Yeo D, Hwang SJ, Kim WJ, Youn HJ, Lee HJ. The aqueous extract from Artemisia capillaris inhibits acute gastric mucosal injury by inhibition of ROS and NF-kB. Biomed Pharmacother. 2018;99:681-687.  Back to cited text no. 36
    
37.
Adefisayo MA, Akomolafe RO, Akinsomisoye OS, Alabi QK. Protective effects of methanol extract of Vernonia amygdalina (del.) leaf on aspirin-induced gastric ulceration and oxidative mucosal damage in a rat model of gastric injury. Dose Response. 2018;16:1559325818785087.  Back to cited text no. 37
    
38.
Nicolau LA, Silva RO, Damasceno SR, et al. The hydrogen sulfide donor, Lawesson’s reagent, prevents alendronate-induced gastric damage in rats. Braz J Med Biol Res. 2013;46:708-714.  Back to cited text no. 38
    
39.
Zhang GY, Lu D, Duan SF, et al. Hydrogen sulfide alleviates lipopolysaccharide-induced diaphragm dysfunction in rats by reducing apoptosis and inflammation through ROS/MAPK and TLR4/NF-κB signaling pathways. Oxid Med Cell Longev. 2018;2018:9647809.  Back to cited text no. 39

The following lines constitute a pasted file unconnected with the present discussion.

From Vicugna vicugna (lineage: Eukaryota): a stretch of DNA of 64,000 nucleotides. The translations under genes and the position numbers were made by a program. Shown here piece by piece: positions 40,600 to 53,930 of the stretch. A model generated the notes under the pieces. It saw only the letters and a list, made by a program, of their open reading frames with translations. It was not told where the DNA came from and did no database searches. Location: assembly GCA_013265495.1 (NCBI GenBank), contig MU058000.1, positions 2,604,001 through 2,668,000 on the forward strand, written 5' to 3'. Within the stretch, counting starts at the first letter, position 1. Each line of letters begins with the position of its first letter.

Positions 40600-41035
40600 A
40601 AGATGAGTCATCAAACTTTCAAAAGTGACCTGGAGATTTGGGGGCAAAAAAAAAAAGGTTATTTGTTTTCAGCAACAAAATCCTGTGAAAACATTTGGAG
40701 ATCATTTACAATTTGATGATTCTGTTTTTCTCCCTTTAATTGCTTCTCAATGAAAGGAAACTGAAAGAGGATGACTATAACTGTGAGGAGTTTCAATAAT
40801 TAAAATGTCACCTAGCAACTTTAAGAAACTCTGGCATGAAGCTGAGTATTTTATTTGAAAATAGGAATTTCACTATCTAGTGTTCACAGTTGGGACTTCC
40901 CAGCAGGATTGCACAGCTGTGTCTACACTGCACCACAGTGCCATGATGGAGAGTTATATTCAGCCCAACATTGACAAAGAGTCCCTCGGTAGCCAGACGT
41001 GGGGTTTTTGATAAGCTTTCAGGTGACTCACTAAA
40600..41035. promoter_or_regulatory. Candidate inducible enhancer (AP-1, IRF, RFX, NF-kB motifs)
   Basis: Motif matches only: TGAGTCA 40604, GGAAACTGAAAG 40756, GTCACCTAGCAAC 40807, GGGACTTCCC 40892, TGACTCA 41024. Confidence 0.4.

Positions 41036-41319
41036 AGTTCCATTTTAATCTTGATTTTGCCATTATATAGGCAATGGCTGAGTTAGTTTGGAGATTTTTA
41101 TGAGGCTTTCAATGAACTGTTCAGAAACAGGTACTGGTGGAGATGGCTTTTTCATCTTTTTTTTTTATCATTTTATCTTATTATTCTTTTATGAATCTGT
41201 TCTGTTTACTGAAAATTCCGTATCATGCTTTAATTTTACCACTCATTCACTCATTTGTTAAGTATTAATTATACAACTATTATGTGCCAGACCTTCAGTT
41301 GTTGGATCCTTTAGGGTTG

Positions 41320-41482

40.
Boutemine IM, Amri M, Amir ZC, et al. Gastro-protective, therapeutic and anti-inflammatory activities of Pistacia lentiscus L. fatty oil against ethanol-induced gastric ulcers in rats. J Ethnopharmacol. 2018;224:273-282.  Back to cited text no. 40
    
41.
Magierowski M, Magierowska K, Surmiak M, et al. The effect of hydrogen sulfide-releasing naproxen (ATB-346) versus naproxen on formation of stress-induced gastric lesions, the regulation of systemic inflammation, hypoxia and alterations in gastric microcirculation. J Physiol Pharmacol. 2017;68:749-756.  Back to cited text no. 41
    
42.
Yang CT, Lai ZZ, Zheng ZH, et al. A novel pH-controlled hydrogen sulfide donor protects gastric mucosa from aspirin-induced injury. J Cell Mol Med. 2017;21:2441-2451.  Back to cited text no. 42
    
43.
Zanardo RC, Brancaleone V, Distrutti E, Fiorucci S, Cirino G, Wallace JL. Hydrogen sulfide is an endogenous modulator of leukocyte-mediated inflammation. FASEB J. 2006;20:2118-2120.  Back to cited text no. 43
    
44.